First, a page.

Miguel Cabrera4 225I wasn’t able to read the rest of the piece because it required being an “ESPN Insider” and I am not an ESPN Insider. For all I know, somewhere in the rest of the piece the writer might completely reverse his view. I hope he didn’t; it’s heartening to read someone who hasn’t gone over to the dark side.

One added note: Some critics of the m.v.p. voting have called for a more precise definition of m.v.p. What they basically want is for the award to go to the best player, the one with the best statistics (although I would ask which ones).

To me, the beauty of the BBWAA’s m.v.p. voting is it challenges voters to study and think about the contributions players made to the success of their teams. It raises interesting questions, too.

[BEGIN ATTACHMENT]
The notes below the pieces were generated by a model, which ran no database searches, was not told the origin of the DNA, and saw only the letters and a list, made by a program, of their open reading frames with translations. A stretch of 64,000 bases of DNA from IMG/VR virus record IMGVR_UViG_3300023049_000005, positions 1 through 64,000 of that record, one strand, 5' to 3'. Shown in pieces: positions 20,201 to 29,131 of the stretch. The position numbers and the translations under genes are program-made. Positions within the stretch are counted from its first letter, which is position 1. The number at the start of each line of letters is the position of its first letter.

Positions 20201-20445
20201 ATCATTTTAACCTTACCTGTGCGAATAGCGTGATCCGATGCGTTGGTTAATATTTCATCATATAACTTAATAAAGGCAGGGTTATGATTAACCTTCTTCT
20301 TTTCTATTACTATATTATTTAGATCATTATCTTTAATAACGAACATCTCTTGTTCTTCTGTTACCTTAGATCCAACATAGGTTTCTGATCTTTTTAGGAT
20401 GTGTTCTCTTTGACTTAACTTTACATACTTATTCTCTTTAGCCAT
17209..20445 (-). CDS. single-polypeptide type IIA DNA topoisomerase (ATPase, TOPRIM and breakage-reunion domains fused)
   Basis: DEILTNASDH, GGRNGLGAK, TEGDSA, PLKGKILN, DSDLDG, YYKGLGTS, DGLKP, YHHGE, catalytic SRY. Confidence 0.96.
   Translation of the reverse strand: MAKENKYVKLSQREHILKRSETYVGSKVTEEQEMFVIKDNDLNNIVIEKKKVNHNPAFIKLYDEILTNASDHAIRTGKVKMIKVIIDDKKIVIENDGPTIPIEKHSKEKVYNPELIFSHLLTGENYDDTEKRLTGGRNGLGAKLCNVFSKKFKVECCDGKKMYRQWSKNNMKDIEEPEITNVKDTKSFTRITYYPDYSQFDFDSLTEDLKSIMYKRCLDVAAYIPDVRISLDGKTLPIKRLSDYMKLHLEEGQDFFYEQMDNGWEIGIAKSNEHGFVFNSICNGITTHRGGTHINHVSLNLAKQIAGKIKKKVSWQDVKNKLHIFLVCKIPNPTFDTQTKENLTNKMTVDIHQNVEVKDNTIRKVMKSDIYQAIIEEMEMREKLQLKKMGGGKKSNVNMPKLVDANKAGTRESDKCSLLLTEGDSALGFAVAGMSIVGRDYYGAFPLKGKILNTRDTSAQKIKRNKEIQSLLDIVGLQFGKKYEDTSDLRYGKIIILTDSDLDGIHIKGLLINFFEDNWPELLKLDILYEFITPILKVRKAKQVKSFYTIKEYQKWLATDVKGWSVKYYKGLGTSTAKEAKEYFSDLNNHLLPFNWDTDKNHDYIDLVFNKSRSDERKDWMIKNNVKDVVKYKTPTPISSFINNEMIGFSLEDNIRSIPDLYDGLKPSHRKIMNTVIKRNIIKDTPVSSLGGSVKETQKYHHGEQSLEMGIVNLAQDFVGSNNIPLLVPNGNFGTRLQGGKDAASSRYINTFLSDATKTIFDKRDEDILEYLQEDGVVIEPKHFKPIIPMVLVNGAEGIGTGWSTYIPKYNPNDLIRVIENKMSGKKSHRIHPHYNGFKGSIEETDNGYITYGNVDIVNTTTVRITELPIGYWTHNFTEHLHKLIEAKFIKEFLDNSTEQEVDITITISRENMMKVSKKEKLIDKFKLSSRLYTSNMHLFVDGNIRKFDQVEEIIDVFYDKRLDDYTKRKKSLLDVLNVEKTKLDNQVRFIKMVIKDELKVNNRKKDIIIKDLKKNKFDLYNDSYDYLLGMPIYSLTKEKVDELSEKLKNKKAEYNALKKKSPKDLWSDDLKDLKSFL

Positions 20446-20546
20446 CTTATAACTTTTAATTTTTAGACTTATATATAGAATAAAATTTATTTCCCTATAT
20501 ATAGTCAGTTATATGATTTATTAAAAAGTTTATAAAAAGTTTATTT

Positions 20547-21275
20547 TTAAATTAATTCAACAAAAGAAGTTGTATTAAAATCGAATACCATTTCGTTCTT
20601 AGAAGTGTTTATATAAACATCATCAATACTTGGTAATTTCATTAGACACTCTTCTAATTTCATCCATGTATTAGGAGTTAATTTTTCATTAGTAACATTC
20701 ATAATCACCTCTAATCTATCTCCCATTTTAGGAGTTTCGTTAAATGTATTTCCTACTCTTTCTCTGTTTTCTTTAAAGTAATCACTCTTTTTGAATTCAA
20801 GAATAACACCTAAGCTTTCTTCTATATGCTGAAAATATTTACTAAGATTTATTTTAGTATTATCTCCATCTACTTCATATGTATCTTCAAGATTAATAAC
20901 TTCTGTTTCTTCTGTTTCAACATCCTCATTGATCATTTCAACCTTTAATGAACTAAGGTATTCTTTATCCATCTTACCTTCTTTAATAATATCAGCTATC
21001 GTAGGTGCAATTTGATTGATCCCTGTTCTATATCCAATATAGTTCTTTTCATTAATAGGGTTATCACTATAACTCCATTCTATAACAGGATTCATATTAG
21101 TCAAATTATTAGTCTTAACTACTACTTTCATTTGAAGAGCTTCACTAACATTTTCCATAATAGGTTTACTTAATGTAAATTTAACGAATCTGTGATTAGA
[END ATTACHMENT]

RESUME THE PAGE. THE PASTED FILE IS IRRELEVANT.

Should Trout, for example, be penalized in m.v.p. consideration because the Angels weren’t good enough to take advantage of what he did for them? In Prince Fielder, did Cabrera have more help in helping the Tigers win than Trout had from any of his teammates?

What fans and new-age nerds should understand, if they don’t already, is most valuable players is not the same as player of the year. Player of the year is much simpler to decide, and – who knows? – maybe Trout is the player of the year. But he is not the most valuable player, no matter what WAR says. WAR, you see, does not have a vote in this election.


Two news articles of the past week you will not see on MLB.com:

  • Mark Grace indicted in DUI case
  • Carlton Fisk charged with DUI

Three “news” articles you will see on MLB.com:

  • MLB dignitaries show appreciation for veterans; Selig leads group to San Francisco V.A. Medical Center prior to Game2
  • Pagan steals everyone free taco at Taco Bell